The Norwegian Coastal Administration Museum on a study trip to Bretagne
28 April 2023
On 16 April, the Norwegian Coastal Administration Museum went on a week-long study trip to Bretagne in France. This is an area with a high density of lighthouses. The aim of the trip was to learn more about the French cultural heritage management of the lighthouses and how the lighthouse history is conveyed there.
The lighthouses are usually owned by the state, which is responsible for the lighthouse lighting itself. This is also the case in Norway. It is usually voluntary organisations that take care of the maintenance, use and dissemination of the lighthouses. Travelling companions met many interested and knowledgeable lighthouse enthusiasts, and such international networking is also part of the Norwegian Coastal Administration Museum’s work. In France, they do not have a similar national agency museum for lighthouses as the Norwegian Coastal Administration Museum, and we felt that they also wanted to learn more about us.
Fresnel lenses 200 years
Another important reason why the trip was added here is that this year it is 200 years since the “modern” lighthouse lens was invented in France. Frenchman Auguste Fresnel designed a lighthouse lens that was considerably lighter and more usable than previous lens solutions, and in addition it worked even better. Lenses that are constructed according to the same principle are often called fresnel lenses. The gang also visited the Creach Lighthouse Museum where they display a fantastic collection of lighthouse lenses, including the very first lens for Fresnel. The lighthouse lens on display at the Hurtigruten Museum is also a fresnel lens.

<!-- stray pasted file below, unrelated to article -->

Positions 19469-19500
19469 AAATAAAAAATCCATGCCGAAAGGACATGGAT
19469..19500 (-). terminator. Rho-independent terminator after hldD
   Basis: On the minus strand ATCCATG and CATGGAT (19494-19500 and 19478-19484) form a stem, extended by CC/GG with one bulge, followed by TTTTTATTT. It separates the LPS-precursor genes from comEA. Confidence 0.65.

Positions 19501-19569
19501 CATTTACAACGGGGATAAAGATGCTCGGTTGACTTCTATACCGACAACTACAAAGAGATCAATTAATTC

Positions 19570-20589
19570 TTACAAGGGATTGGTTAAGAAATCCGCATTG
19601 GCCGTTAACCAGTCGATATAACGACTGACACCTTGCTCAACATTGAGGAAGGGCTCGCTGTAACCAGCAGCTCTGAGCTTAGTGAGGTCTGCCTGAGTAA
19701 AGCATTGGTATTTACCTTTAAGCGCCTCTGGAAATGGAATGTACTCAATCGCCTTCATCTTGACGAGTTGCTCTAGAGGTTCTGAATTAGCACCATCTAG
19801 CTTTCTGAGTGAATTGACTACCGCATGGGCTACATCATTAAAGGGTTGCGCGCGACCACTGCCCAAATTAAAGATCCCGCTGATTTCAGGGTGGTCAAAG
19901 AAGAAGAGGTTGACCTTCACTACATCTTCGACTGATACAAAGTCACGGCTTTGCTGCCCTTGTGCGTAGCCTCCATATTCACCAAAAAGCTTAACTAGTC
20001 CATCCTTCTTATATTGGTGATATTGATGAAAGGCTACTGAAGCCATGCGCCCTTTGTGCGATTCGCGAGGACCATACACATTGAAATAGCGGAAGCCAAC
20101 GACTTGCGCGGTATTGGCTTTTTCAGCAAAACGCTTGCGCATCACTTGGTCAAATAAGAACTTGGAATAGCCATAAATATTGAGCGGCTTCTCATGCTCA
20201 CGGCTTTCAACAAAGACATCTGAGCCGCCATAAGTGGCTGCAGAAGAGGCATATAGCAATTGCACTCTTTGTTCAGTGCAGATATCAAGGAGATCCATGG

SKREI receives NOK 2 million from Nordic Last og Buss
Published 31 May 2023
The largest single contribution from a local business to date. – I am touched and quite humbled when I see that SKREI means so much to so many in the region, says museum director Geir Are Johansen in connection with the presentation of a symbolic check this week.
How to contribute to sustainable tourism? How will we be able to build environmentally friendly museums in the future and get younger generations to move to rural areas? These are some of the questions the Nora project will discuss and explore over the next three years.